She came up with this cool idea that takes place partly on a movie set and has some great twists and asked me to write it with her. We have had a good time and I get to write a really bad guy (which I love). It’s called Exposure and it’s one of three things I have planned for 2012 to stay active in the Fandom despite my biggest project being put to bed.
Top Ten things I’ve learned since I’ve been in the Fandom.
1. Women are way more horny than I ever knew about.
2. Strangers are way more generous than I ever thought possible.
3. There are hundreds of unpublished writers on fanfiction.net who could go pro today.
4. Sam Beam (A.K.A. Iron & Wine) is a genius!
5. I’m not the only man in the Fandom (and I’m talking straight guys too!)
6. My wife is a better writer than I am.
7. Seriously, women are waaaaay more horny than I thought.
8. Everyone just wants to be listened to sometimes.
9. T/J means Tweet Jack.
I would like to address negativity as well because not to would be ignoring a factor that has had a lasting influence on me. One other thing I learned is that some people hate for the sake of hating and fighting back will only make things worse, especially when your opponent is anonymous and ignorant.
I was targeted by a hate group last year because I defended another author they were bullying and so they turned their limited sights on me. My thread posts were reposted out of context to make me look arrogant (well, more arrogant anyway) and when I went to their blog to annoy them and play the part of bad guy, I offended other people reading and not just the perpetrators. I thought my tactics were obvious but it backfired and some people wrote me off that day without ever getting to know the truth.
We all know the truth now, that so called group was another fic author and a few followers. But it made a lot of people paranoid and ruined a lot of good fun, so I guess she got what she wanted, (except that book deal).
Yes, it still bothers me that people were willing to bash so many others just because a self-proclaimed hater told them to, but I like to think the Fandom will chase off the next one off together.
Regardless, this Fandom has brought my wife and I closer together than ever before and that alone was worth the trip. But there is so much more that we have gained during our time here. We have friends for a lifetime now, many we have met in person, and we are making more every day.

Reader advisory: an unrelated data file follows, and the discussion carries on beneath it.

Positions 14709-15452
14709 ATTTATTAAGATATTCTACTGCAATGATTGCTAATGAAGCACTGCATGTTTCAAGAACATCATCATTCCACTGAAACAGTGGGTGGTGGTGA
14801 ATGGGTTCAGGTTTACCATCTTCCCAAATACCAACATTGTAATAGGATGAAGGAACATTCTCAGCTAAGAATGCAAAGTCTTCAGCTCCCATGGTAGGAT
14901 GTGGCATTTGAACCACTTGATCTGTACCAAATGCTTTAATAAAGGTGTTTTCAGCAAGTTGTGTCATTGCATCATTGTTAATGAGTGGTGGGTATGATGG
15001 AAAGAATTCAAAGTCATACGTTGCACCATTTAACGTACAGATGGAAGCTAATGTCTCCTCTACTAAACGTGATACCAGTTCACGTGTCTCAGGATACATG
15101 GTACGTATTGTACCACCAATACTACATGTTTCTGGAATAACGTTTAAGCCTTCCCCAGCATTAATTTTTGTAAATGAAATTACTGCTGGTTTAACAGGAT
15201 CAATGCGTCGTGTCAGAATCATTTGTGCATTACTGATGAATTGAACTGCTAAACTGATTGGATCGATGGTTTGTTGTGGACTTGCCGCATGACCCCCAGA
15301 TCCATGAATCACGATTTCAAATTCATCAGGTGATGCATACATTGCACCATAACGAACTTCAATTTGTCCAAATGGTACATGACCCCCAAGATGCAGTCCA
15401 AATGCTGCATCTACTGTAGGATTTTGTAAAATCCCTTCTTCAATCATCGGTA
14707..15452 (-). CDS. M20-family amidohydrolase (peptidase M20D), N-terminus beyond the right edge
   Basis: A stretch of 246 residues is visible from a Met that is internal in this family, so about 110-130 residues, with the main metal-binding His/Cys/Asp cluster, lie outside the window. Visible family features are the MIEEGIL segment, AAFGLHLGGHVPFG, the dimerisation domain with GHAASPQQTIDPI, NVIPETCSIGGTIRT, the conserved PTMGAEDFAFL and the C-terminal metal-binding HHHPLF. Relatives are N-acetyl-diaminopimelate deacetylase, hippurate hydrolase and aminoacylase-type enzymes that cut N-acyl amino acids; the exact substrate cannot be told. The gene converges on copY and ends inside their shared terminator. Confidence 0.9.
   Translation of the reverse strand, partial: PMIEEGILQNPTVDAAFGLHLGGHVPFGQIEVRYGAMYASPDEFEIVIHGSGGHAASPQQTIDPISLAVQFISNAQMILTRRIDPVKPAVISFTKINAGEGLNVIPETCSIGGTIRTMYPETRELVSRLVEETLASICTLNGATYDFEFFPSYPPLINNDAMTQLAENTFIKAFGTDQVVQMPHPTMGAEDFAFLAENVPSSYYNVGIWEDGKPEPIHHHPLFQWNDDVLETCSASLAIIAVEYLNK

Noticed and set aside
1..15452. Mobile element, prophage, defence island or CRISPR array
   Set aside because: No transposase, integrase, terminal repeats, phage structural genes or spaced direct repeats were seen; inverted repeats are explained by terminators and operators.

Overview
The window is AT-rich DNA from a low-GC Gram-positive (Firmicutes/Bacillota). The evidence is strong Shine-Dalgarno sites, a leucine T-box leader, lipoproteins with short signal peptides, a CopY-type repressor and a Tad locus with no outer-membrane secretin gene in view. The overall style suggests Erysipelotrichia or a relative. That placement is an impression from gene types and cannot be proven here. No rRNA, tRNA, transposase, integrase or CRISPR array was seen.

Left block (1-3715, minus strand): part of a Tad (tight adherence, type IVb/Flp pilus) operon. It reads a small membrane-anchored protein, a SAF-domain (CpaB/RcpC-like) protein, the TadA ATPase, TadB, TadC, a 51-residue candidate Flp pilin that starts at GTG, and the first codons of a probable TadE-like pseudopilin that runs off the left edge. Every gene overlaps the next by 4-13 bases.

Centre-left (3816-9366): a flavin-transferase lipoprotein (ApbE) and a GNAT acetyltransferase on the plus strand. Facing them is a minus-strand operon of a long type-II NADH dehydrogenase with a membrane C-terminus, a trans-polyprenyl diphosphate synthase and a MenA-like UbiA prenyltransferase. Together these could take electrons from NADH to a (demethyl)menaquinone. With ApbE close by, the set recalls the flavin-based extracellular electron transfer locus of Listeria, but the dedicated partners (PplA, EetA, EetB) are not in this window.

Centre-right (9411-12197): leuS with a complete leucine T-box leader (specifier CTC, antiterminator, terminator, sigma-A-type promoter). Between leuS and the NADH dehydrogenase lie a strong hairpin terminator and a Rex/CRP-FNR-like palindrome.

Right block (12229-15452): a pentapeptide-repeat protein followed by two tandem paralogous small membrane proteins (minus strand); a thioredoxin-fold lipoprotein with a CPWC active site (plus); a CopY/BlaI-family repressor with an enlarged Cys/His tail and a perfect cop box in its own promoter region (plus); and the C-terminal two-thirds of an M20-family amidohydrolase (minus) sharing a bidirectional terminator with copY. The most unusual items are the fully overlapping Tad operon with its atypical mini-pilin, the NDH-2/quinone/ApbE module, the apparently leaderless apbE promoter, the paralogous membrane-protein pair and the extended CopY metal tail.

We have also been a part of many different worthwhile fundraisers and continue to be overwhelmed by the generosity by the people who call Twilight their obsession.
We are currently involved with the Fandom Against Juvenile Diabetes fundraiser and I have just completed a very original story that is told from the point of view of a house cat named Edward (an ECPOV, if you will). It’s called House Rules. Please visit the blog: firstname.lastname@example.org and donate what you can to read many, many wonderful stories from some of the best authors in the Fandom.
Our fifteen year old son has Type One diabetes, and believe me the medical field is close to finding a cure. With your help, it will happen within his lifetime.
I hope this has been an entertaining look at my somewhat foggy view as someone who could have stayed an outsider if not for all the hugs that have pulled me in. From my wife and I, thank you for that. If you do not know us, please find us on twitter and say hello (@MJLocklear and @RandomCran). We are chatty, especially with each other.
And now back to my tawdry little pirate sex romp coming soon: “Arg Isle: Search for the Treasure Trail.”
Posted on January 10, 2015, in Exposure, Jennifer Locklear, Morgan Locklear, Wordslinger, Writing and tagged Bella Voce, Bill & Ted's Excellent Adventure, Breaking Dawn, Brutte Parole, Exposure, Harry Potter and the Goblet of Fire, House Rules, Jennifer Locklear, Morgan Locklear, Mortal Instruments, Remember Me, Snow White, The Devil's Advocate, Twilight, Wordslinger, Writing. Bookmark the permalink. Leave a comment.